The semiconducting photoanode is the central part of a PEC cell. Consequently, it is essential to develop strategies to fabricate efficient photoanodes, which is a materials science issue. Hence, the development of PEC is closely related to the advances achieved in the design and synthesis of materials used as photoanodes, in which the understanding of their properties and characteristics is fundamental. Among the most important characteristics, an efficient photoanode must satisfy the following [1, 5, 6]:

  • Appropriate bandgap energy (Eg). The bandgap is the smallest energy difference between the lowest edge of the conduction band and the highest edge of the valence band. A photoanode material should have bandgap energy high enough as to assure that the desired electrochemical reactions can take place (e.g., ~2 eV for water splitting, taking into account electrochemical losses and kinetic aspects [5], but not so high as to severely reduce the amount of usable solar radiation.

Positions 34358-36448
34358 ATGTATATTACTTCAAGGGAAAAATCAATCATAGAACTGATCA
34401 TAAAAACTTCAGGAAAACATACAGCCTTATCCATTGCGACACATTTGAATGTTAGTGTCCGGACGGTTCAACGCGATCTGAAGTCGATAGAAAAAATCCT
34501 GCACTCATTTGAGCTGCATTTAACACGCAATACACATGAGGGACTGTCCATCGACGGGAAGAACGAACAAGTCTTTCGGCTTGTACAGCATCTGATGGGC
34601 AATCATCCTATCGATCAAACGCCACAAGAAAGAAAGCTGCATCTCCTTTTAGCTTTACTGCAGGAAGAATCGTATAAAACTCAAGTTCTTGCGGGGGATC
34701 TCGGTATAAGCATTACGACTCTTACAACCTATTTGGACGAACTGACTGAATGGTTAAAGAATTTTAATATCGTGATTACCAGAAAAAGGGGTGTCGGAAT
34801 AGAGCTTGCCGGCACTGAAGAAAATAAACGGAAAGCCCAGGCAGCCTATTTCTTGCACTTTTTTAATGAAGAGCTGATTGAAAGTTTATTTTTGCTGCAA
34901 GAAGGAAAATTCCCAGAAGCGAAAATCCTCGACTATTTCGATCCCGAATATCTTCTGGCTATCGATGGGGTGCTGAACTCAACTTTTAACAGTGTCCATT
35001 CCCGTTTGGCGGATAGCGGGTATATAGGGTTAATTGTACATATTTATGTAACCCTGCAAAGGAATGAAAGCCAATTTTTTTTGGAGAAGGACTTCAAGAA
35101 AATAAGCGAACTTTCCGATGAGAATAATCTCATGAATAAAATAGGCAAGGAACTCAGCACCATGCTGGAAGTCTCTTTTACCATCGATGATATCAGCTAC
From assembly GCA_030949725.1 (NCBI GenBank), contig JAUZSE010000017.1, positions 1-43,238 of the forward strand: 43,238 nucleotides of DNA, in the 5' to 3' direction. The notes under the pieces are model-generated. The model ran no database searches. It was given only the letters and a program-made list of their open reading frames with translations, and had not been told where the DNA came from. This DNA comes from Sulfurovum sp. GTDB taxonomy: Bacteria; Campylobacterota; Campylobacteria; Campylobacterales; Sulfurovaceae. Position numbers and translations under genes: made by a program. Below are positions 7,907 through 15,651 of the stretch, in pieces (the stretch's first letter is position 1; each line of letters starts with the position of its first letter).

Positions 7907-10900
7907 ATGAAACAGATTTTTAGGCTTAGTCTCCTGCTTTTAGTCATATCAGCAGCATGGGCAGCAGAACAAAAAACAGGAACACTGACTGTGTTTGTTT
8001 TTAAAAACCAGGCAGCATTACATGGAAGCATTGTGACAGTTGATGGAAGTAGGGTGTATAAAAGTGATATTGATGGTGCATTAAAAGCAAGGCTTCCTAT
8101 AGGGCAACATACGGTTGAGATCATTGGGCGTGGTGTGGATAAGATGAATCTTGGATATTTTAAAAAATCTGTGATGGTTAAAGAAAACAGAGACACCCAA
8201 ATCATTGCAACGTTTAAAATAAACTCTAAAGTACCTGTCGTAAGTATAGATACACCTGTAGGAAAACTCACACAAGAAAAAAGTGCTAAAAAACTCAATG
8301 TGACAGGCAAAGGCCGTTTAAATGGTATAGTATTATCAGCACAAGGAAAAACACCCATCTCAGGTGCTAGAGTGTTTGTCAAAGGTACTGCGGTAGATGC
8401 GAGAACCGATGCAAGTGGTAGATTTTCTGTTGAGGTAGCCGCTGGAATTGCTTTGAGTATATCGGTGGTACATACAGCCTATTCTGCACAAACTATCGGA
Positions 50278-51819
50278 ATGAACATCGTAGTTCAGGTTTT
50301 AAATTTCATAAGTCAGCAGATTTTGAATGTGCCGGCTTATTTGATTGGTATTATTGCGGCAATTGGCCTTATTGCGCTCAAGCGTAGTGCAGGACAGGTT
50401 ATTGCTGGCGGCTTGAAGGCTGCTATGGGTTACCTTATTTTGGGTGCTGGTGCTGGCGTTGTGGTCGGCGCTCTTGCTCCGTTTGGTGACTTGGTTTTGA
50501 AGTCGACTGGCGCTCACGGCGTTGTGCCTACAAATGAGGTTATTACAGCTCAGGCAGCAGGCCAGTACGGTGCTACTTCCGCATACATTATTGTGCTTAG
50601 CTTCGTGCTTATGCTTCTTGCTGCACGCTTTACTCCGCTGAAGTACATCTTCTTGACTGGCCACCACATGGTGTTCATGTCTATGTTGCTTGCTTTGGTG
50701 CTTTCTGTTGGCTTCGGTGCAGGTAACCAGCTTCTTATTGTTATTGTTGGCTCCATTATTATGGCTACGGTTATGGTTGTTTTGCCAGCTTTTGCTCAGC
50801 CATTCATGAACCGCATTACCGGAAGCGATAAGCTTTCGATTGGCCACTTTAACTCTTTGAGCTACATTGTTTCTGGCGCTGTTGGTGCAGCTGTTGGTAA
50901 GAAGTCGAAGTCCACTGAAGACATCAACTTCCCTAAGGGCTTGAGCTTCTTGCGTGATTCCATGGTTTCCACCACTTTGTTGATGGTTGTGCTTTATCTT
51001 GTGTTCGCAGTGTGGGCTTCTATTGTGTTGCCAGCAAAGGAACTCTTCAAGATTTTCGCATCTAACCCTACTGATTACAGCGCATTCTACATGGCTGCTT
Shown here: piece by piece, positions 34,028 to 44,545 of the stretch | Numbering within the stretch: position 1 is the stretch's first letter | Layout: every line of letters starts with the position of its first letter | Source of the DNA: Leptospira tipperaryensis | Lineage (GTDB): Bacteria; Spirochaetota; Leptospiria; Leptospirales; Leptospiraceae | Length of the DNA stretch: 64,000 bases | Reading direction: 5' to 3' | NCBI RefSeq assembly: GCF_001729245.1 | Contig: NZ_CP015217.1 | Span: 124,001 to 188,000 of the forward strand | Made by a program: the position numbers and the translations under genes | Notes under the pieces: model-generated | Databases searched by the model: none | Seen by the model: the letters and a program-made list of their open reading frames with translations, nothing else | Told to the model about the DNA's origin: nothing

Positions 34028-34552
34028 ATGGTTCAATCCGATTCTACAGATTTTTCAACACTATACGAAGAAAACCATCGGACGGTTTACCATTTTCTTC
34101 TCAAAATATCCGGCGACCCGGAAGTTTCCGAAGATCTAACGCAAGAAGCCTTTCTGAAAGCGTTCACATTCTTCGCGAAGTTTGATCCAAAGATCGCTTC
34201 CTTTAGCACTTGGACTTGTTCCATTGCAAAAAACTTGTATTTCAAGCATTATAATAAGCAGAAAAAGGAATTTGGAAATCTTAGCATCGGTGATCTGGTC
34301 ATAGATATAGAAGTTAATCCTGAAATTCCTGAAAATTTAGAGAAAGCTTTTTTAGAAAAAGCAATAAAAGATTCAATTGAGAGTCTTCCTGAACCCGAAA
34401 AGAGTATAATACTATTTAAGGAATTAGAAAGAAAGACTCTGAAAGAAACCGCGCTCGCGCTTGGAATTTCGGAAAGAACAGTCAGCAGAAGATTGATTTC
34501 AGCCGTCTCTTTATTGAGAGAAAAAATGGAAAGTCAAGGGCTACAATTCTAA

• Appropriate band edge positions.For hydrogen evolution, the conduction band edge must be positioned above hydrogen evolution, that is, at a more negative potential than that of the normal hydrogen electrode (NHE). For oxygen evolution, the valence band edge must be positioned below the oxygen evolution, that s, at a potential more positive than 1.23 V versus NHE. For generation of hydroxyl radicals, the position of the valence band edge must be located at potentials as high as 2.02 V versus NHE [7].

  • Suitable flat-band potential (EFB).The flat-band potential is the potential that needs to be applied to the semiconductor to reduce the band bending to zero, that is, at this potential, there is no depleted space charge layer and, therefore, no electric field inside the photoanode. The flat-band potential affects the recombination probability of photogenerated charge carriers: in general, the more negative the value of EFB, the higher the potential drop at the depletion space charge layer and, consequently, the stronger the electrical field within the depleted space charge layer, which is the driving force to separate the photogenerated electron-hole pairs [5, 6, 8].